Progress is also being made on electric propulsion which is making it more and more practical for in-system transportation however the energy requirements it has and low thrust make it sub-optimal for fast interstellar flight.

Other methods such as interstellar ramjets or warp drives are currently only fun in the lab and while mathematically possible aren't currently translatable to reality.

Speculation:

Breakthrough Starshot's goals of first launch by 2036 and thus first arrival around 2056 are reasonable, although only if they get the funding. As for larger (or manned) interstellar missions, don't expect any within the next 50-100 years unless some breakthrough technology is developed (like human hibernation/stasis systems or a practical new propulsion method).

• How would a coin-sized probe communicate from a nearby star all the way back to Earth? Wouldn’t you need huge amounts of transmit power and a large, carefully aimed dish? Or does it lack transmission capabilities and the only goal is to have sent a man-made object there? – Michael Feb 11 '19 at 7:46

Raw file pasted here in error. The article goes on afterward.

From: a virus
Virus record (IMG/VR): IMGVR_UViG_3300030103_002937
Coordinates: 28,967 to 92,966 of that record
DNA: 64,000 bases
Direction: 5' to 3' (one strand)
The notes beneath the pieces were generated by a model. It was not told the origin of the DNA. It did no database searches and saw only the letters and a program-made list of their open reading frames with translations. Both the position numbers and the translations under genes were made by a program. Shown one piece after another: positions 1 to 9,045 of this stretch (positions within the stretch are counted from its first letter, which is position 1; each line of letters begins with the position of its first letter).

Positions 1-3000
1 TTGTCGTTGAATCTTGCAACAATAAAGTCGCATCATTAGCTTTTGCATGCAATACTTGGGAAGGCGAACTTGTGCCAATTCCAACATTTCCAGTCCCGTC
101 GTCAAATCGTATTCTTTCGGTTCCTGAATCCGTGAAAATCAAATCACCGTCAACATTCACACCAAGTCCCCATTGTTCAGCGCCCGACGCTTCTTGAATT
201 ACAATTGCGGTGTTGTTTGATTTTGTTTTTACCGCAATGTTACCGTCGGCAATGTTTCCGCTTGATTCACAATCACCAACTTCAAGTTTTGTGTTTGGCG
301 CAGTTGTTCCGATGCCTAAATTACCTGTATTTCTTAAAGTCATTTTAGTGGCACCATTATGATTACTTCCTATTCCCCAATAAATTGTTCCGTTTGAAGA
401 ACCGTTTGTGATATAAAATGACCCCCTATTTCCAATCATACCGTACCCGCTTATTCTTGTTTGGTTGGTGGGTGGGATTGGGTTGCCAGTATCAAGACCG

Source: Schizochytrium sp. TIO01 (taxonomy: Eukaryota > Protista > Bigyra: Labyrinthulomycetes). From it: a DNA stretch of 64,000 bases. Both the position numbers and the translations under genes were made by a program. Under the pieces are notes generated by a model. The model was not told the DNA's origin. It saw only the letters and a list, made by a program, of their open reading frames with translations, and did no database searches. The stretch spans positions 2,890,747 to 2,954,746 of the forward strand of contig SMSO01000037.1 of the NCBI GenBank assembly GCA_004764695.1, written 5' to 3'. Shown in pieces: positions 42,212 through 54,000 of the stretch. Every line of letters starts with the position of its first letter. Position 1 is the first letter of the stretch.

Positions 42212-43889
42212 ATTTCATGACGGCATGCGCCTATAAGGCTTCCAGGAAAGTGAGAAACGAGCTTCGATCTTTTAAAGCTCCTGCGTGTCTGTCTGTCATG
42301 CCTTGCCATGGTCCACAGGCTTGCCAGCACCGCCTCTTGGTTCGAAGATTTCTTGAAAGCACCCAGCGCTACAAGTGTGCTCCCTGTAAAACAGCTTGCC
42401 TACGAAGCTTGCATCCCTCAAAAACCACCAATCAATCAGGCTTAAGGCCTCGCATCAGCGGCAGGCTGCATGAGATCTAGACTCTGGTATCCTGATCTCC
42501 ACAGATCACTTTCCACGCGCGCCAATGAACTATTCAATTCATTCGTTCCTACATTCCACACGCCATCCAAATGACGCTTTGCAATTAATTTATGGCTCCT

• @Michael Here's what they say. No clue if it's realistic though. – JollyJoker Feb 11 '19 at 8:36
• If antimatter is mentioned at all, it should also be mentioned that (as far as I know) one does have no clue as to how to produce it in significant amounts, not even theoretically. – Everyday Astronaut Feb 11 '19 at 10:09
• By "closest to reality" I would say nuclear pulse propulsion is probably much closer than beamed power - it already had prototypes tested 50 years ago, albeit using C4 detonations. It mainly has political limitations rather than engineering ones. – Skyler Feb 11 '19 at 16:15